[swift-evolution] [Proposal draft] Enhanced floating-point protocols

Stephen Canon scanon at apple.com
Thu Apr 14 23:49:02 CDT 2016

Thanks for the feedback, Chris.

> On Apr 14, 2016, at 9:06 PM, Chris Lattner <clattner at apple.com> wrote:
> This proposal looks really really great, let me know when you want to start the review process (or just submit a PR for the -evolution repo) and I’ll happily review manage it for you.
> On Apr 14, 2016, at 4:55 PM, Stephen Canon via swift-evolution <swift-evolution at swift.org <mailto:swift-evolution at swift.org>> wrote:
>> Provide basic constants (analogues of C's DBL_MAX, etc.)
> Nice, have you considered adding pi/e and other common constants?  I’d really really like to see use of M_PI go away… :-)

That’s a reasonable suggestion.  I’m not sure if FloatingPoint is the right protocol to attach them to, but I’m not sure that it’s wrong either.  I’d be interested to hear arguments from the community either way.

>> /// SignedArithmetic protocol will only be conformed to by signed numbers,
>> /// otherwise it would be possible to negate an unsigned value.
>> ///
>> /// The only method of this protocol has the default implementation in an
>> /// extension, that uses a parameterless initializer and subtraction.
>> public protocol SignedArithmetic : Arithmetic {
>>   func negate() -> Self
> Should this be negated / negate?  negate() seems like an in-place mutating version.

Yup, that seems right.

>> /// A floating-point type that provides most of the IEEE 754 basic (clause 5)
> Dumb Q, but is it “IEEE 754” or “IEEE-754”?

It’s commonly styled both ways, but I believe IEEE 754 is the “official" one.

>> /// operations.  The base, precision, and exponent range are not fixed in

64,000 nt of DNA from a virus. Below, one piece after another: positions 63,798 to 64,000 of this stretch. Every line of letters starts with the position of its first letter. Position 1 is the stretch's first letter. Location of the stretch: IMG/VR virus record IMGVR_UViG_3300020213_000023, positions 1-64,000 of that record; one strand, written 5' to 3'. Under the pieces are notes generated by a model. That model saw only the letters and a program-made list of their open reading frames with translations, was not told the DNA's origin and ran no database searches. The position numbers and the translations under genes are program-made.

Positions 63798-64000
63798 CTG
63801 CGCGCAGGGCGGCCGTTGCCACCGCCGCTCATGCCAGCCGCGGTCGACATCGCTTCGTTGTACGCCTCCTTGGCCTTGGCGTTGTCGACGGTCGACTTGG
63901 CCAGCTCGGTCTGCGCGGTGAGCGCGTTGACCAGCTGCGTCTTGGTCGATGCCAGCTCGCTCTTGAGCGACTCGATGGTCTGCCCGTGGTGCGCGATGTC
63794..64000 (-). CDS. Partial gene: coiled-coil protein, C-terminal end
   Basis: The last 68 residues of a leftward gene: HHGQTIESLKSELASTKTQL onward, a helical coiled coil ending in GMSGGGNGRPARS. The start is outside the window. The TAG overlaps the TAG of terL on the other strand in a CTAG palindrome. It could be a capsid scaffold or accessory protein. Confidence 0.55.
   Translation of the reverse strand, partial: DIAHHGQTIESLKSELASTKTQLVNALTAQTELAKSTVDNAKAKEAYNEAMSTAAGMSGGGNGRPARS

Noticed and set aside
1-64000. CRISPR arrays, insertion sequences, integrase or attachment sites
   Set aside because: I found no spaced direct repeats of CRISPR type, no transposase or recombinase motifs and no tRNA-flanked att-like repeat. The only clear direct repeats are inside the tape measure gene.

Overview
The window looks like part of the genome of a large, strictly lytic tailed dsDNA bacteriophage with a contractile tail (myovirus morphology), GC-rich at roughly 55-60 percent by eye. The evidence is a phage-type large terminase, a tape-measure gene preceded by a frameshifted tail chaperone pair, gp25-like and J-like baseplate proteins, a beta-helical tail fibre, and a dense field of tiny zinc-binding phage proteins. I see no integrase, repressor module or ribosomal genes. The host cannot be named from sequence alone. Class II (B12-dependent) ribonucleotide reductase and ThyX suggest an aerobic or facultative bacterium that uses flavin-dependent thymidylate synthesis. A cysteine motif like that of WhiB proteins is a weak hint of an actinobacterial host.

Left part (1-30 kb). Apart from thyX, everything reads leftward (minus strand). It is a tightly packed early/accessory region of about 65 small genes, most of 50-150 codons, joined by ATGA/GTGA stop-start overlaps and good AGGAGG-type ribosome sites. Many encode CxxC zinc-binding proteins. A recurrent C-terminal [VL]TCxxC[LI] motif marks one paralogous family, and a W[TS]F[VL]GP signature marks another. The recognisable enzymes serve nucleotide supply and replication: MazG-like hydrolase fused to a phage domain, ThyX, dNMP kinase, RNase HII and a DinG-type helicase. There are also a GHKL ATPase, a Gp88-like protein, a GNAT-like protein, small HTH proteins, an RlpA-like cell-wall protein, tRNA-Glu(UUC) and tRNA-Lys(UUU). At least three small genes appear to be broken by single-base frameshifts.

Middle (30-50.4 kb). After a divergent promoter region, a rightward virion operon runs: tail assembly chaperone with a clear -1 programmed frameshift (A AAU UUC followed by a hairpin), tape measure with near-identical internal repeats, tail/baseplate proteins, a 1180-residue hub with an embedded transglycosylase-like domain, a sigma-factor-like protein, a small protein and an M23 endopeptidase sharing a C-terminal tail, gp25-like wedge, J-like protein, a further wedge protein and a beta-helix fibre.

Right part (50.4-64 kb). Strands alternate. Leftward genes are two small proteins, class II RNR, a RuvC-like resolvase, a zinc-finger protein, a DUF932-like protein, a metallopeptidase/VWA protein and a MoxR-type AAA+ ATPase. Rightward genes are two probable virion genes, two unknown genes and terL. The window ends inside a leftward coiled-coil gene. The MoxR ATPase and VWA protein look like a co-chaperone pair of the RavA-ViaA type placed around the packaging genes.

>> /// any way by this protocol, but it enforces the basic requirements of
>> /// any IEEE 754 floating-point type.
>> ///
>> /// The BinaryFloatingPoint protocol refines these requirements and provides
>> /// some additional useful operations as well.
>> public protocol FloatingPoint: SignedArithmetic, Comparable {
>>   static var ulp: Self { get }
>>   var ulp: Self { get }
> Swift supports instance and type members with the same names, but this is controversial, leads to confusion, and may go away in the future.  It would be great to avoid this in your design.

Interesting.  Both are definitely useful, but Type(1).ulp is sufficiently simple that only having the instance member may be good enough.  Otherwise, ulpOfOne or similar could work.


> I’m certainly not a floating point guru, but I would have expected significant to be of type RawSignificand, and thought that the significant of a nan would return its payload.  Does this approach make sense?
> … later: I see that you have this on the binary FP type, so I assume there is a good reason for this :-)

Both are useful to have in practice.  I have been attempting to keep the assumptions about representation to a minimum in the top-level FloatingPoint protocol.

<snip a few style notes that I’ll simply take as-is because they’re no-brainers>

>>   /// True if and only if `self` is subnormal.
>>   ///
>>   /// A subnormal number does not use the full precision available to normal
>>   /// numbers of the same format.  Zero is not a subnormal number.
>>   var isSubnormal: Bool { get }
> I’m used to this being called a “Denormal”, but I suspect that “subnormal” is the actually right name?  Maybe it would be useful to mention the “frequently known as denormal” in the comment, like you did with mantissa earlier.

Yes, “subnormal” is the preferred IEEE 754 terminology, but I’ll add a note referencing “denormal” as well.

– Steve

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